The appearance of widespread hemophagocytosis suggested that tissue macrophage phenotypes were significantly altered by IFN-γ infusion. However, when we examined F4/80hi macrophages, we found no significant alterations in cell surface molecule expression beyond expected changes, such MHC up-regulation (unpublished data). However, after IFN-γ infusion we observed that macrophages in the spleen and other tissues increased markedly in size and complexity/side scatter, as assessed by flow cytometry (Fig. 5 a). Microscopic examination of cytospun peritoneal macrophages from control and IFN-γ–infused mice confirmed an increase in size and also revealed a dramatic increase in membrane protrusions and ruffles (Fig. 5 b). Splenic macrophages (obtained after collagenase digestion of disrupted spleens) displayed a similar phenotype but with a more prominent foamy or vacuolated morphology and less obvious membrane protrusions (unpublished data). We quantitated this increase in membrane ruffling by measuring F-actin content of macrophages, which would be expected to increase with more active membrane dynamics. Because the formation and degradation of F-actin is a very dynamic process, we stained peritoneal macrophages which were fixed immediately after lavage. We found a clear increase in F-actin after IFN-γ infusion in these cells (Fig. 5 c). Based on their foamy appearance and increased membrane ruffling, we hypothesized that macrophages in IFN-γ–infused mice had increased fluid-phase endocytosis, or pinocytosis. To examine this possibility, we directly examined pinocytic uptake of (inert) fluid-phase markers in vivo. We found that IFN-γ infusion markedly increased uptake of fluid-phase constituents by splenic, hepatic, and peritoneal macrophages, as indicated by uptake of intravenously administered fluorescently labeled bovine albumin (Fig. 5 d and not depicted). This finding is a novel one; IFN-γ has not previously been shown to influence macrophage pinocytosis. Similar increased fluid-phase uptake was also seen in peritoneal macrophages of IFN-γ–exposed mice when a soluble fluorescent dye (hydrazide salt of Alexa Fluor 647) was injected intraperitoneally (Fig. 6 and not depicted). In contrast, when we injected mice with fluorescent dextran, which is largely taken up via the macrophage mannose receptor, we saw no increase in uptake (Fig. S5), suggesting that IFN-γ exposure was not affecting all forms of macrophage endocytic uptake. Finally, injection of both labeled RBCs and fluid-phase markers showed that hemophagocytic macrophages were also the ones that most avidly took up fluid-phase markers in response to IFN-γ infusion (Fig. 5 e). Collectively, these data indicate that IFN-γ induces an increase in pinocytosis, which is associated with hemophagocytosis in splenic macrophages.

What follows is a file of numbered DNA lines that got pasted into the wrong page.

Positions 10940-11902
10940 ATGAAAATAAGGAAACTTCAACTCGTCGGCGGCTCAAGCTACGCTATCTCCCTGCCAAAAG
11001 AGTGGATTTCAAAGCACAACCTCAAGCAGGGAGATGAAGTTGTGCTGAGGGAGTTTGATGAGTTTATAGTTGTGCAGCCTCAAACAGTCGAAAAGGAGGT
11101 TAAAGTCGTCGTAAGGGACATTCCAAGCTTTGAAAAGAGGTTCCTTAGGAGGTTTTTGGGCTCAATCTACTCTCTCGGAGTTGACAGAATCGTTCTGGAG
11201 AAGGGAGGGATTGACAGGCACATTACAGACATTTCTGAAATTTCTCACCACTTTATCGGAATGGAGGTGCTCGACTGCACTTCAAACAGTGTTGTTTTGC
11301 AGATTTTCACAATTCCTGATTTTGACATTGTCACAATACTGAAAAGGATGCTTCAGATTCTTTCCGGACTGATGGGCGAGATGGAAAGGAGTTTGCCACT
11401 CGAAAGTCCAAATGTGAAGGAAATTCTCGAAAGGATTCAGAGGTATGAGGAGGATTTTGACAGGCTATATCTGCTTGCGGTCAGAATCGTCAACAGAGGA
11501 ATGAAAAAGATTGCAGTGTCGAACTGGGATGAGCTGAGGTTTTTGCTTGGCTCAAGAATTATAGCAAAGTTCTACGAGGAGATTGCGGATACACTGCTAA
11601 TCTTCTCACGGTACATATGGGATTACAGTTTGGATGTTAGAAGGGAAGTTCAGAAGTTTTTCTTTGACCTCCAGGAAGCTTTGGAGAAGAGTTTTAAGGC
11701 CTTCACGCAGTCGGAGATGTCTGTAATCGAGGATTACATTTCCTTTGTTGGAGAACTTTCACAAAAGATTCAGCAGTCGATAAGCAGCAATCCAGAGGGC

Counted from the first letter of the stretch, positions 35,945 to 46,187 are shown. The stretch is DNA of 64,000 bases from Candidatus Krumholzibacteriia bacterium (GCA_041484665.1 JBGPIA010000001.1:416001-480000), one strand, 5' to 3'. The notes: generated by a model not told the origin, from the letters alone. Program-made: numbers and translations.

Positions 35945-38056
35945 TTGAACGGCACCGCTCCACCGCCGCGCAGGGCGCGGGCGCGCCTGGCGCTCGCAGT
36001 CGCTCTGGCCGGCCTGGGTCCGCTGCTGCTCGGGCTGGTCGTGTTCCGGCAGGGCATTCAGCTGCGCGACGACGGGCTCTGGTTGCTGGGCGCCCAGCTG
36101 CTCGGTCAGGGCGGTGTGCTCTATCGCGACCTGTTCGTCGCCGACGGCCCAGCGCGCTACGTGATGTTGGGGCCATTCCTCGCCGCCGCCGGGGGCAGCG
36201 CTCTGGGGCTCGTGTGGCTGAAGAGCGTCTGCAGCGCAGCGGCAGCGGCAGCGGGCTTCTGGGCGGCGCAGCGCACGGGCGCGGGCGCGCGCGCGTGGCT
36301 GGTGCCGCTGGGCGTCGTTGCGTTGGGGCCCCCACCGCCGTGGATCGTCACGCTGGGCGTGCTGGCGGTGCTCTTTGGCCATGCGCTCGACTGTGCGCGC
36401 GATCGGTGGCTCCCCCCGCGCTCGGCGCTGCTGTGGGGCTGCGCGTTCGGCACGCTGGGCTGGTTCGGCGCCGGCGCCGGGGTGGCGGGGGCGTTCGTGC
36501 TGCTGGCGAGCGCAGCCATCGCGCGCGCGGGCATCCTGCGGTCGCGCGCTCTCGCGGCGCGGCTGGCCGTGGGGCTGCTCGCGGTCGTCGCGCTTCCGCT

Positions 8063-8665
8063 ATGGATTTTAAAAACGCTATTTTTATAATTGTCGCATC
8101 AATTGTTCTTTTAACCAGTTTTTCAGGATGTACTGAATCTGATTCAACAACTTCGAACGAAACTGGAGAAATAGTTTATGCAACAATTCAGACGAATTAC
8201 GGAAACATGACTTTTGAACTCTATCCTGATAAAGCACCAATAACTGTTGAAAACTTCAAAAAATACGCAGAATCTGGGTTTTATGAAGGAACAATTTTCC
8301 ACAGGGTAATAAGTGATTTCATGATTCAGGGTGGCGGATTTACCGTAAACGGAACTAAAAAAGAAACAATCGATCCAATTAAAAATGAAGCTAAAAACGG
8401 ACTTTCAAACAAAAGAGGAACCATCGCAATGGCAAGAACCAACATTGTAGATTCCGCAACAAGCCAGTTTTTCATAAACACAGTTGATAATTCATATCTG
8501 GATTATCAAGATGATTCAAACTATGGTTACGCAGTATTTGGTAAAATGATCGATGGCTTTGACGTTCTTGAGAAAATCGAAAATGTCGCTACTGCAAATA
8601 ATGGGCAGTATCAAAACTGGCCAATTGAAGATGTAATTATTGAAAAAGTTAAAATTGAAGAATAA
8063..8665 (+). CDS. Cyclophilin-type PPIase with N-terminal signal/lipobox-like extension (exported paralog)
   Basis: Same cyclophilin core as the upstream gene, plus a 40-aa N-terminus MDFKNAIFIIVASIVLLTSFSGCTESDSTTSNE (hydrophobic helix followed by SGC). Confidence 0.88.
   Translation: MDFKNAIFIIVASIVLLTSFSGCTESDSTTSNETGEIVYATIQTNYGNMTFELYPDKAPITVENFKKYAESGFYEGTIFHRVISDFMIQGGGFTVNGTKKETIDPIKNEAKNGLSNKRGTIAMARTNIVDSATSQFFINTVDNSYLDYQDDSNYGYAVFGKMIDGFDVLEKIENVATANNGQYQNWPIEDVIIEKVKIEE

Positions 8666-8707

Figure 5.